Humans have ridden bicycles for over 200 years, yet there are no continuous measures of how skill differs between novice and expert. To address this knowledge gap, we measured the dynamics of human bicycle riding in 14 subjects, half of whom were skilled and half were novice. Each subject rode an instrumented bicycle on training rollers at speeds ranging from 1 to 7 m/s. Steer angle and rate, steer torque, bicycle speed, and bicycle roll angle and rate were measured and steering power calculated. A force platform beneath the roller assembly measured the net force and moment that the bicycle, rider and rollers exerted on the floor, enabling calculations of the lateral positions of the system centers of mass and pressure. Balance performance was quantified by cross-correlating the lateral positions of the centers of mass and pressure. The results show that all riders exhibited similar balance performance at the slowest speed. However at higher speeds, the skilled riders achieved superior balance performance by employing more rider lean control (quantified by cross-correlating rider lean angle and bicycle roll angle) and less steer control (quantified by cross-correlating steer rate and bicycle roll rate) than did novice riders. Skilled riders also used smaller steering control input with less variation (measured by average positive steering power and standard deviations of steer angle and rate) and less rider lean angle variation (measured by the standard deviation of the rider lean angle) independent of speed. We conclude that the reduction in balance control input by skilled riders is not due to reduced balance demands but rather to more effective use of lean control to guide the center of mass via center of pressure movements.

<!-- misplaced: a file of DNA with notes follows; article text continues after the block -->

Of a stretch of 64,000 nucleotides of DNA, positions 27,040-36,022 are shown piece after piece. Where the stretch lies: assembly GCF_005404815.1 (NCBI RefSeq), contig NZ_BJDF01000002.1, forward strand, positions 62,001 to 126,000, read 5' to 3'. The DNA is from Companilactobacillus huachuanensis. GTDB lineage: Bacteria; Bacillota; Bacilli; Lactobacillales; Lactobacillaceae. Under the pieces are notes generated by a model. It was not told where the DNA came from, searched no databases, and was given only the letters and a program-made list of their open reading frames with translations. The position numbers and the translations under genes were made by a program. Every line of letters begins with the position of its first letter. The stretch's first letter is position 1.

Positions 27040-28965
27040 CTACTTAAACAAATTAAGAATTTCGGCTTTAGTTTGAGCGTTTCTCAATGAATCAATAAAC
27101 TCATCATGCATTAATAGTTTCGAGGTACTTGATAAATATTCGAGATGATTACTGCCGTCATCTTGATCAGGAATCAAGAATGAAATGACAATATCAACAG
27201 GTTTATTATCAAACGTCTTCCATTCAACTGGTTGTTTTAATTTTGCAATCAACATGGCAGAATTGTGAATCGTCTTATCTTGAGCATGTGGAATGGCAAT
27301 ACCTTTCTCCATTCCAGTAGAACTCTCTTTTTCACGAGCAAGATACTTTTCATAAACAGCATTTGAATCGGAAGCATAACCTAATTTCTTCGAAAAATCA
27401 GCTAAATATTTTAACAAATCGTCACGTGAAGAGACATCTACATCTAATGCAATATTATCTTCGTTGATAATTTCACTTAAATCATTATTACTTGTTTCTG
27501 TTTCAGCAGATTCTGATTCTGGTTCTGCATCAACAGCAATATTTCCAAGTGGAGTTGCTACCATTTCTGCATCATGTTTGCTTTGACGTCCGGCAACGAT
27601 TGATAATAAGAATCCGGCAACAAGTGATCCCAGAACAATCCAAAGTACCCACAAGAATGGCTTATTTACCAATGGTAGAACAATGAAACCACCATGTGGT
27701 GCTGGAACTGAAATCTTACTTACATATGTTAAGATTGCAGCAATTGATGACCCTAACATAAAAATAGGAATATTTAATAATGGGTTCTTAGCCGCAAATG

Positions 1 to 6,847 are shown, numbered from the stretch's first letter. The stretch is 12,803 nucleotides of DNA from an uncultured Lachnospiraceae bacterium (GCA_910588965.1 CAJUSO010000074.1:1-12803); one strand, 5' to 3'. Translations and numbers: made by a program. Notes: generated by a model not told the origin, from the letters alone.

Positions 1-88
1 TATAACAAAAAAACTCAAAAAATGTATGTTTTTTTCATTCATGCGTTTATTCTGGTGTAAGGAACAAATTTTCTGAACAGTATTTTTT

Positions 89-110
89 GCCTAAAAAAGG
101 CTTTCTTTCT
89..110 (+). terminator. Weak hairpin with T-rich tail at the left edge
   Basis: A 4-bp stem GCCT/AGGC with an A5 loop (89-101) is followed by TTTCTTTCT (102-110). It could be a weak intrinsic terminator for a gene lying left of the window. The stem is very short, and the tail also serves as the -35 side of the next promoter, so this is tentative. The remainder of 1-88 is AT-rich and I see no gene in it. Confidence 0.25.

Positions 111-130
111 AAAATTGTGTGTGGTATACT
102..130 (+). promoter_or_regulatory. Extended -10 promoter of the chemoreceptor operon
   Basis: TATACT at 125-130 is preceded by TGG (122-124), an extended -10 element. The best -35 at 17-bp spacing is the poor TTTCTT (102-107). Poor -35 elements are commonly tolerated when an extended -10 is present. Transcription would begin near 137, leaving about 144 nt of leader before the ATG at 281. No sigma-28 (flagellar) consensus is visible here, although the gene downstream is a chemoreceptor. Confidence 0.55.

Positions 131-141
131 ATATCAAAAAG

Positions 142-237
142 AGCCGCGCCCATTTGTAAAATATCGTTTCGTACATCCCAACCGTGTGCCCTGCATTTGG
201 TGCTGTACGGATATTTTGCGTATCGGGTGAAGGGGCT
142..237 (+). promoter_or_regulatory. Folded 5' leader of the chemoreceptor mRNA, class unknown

In order to stimulate appropriate antimicrobial use and thereby lower the chances of resistance development, an Antibiotic Stewardship Team (A-Team) has been implemented at the University Medical Center Groningen, the Netherlands. Focus of the A-Team was a pro-active day 2 case-audit, which was financially evaluated here to calculate the return on investment from a hospital perspective.